DOJ Argues Against Disclosing Defendants’ Mug Shots, Cites Privacy


The federal government asked a federal appeals court yesterday to block the compelled disclosure of mug shots, citing the “substantial” privacy interests of defendants, the National Law Journal reports. The U.S. Department of Justice is fighting a Michigan judge's ruling in a suit brought by the Detroit Free Press over access to mugs of four police officers charged in a drug and bribery conspiracy. A provision of the Freedom of Information Act allows the government to withhold mug shots, the department told the U.S. Court of Appeals for the Sixth Circuit.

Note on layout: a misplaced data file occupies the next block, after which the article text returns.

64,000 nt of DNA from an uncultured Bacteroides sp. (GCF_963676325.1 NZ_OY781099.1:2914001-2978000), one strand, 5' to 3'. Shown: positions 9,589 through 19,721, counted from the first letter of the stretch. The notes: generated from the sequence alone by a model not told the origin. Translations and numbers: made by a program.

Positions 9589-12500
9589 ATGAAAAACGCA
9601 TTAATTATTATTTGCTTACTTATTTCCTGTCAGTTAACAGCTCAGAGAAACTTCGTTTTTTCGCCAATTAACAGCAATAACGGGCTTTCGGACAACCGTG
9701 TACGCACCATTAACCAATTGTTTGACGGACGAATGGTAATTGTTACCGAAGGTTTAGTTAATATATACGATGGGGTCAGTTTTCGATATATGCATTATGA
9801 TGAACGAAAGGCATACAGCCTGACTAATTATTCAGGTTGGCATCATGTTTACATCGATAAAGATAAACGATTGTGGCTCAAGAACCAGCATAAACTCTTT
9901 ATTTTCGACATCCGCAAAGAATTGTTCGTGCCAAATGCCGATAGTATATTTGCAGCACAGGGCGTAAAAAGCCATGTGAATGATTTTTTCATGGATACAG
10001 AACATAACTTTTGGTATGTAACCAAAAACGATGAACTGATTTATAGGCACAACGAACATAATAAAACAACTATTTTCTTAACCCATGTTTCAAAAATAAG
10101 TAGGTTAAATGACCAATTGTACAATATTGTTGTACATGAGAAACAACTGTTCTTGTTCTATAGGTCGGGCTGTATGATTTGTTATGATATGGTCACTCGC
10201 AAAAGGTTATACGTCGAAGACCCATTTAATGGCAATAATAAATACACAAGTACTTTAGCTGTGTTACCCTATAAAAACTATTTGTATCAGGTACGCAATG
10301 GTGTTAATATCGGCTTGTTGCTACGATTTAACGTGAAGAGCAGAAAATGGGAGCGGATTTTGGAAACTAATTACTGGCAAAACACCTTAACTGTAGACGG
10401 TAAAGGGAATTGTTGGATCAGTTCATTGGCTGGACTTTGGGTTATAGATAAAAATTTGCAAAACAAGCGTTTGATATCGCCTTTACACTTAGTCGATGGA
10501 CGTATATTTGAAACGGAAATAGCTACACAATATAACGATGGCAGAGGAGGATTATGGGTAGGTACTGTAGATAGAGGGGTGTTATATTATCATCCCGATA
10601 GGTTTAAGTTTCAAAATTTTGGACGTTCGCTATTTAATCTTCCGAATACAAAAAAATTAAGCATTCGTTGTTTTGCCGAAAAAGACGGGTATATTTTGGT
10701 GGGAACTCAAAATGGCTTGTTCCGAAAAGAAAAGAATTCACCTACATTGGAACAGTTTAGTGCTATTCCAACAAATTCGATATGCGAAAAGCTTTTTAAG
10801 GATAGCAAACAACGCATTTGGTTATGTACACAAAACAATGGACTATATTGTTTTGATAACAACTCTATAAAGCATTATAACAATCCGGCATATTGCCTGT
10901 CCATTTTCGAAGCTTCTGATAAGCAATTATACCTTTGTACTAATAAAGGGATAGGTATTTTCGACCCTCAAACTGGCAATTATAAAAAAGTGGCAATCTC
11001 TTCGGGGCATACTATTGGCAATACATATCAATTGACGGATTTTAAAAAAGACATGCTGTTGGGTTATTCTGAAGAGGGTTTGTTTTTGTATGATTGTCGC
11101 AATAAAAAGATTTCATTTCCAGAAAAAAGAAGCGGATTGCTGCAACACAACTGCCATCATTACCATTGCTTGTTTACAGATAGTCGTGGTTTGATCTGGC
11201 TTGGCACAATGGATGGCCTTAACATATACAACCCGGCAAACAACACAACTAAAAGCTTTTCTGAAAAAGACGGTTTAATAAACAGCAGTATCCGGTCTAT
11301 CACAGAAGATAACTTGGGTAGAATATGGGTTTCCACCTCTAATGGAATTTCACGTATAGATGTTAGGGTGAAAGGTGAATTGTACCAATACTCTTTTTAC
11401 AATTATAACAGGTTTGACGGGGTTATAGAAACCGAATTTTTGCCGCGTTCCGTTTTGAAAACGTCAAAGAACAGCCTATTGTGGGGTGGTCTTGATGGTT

Mug shots, the government argues, reveal “an otherwise private event in which the individual is captured at 'a humiliating moment.'” The U.S. Marshals Service denied the Free Press' FOIA request for the officers' mug shots, saying the disclosure “could reasonably be expected to constitute an unwarranted invasion of privacy.” A federal trial judge ordered the government to release the mug shots but put the ruling on hold pending appeal. Herschel Fink, attorney for the Free Press, said, “there is simply no privacy interest in mug shots of persons who have been indicted and who are actively being prosecuted.”

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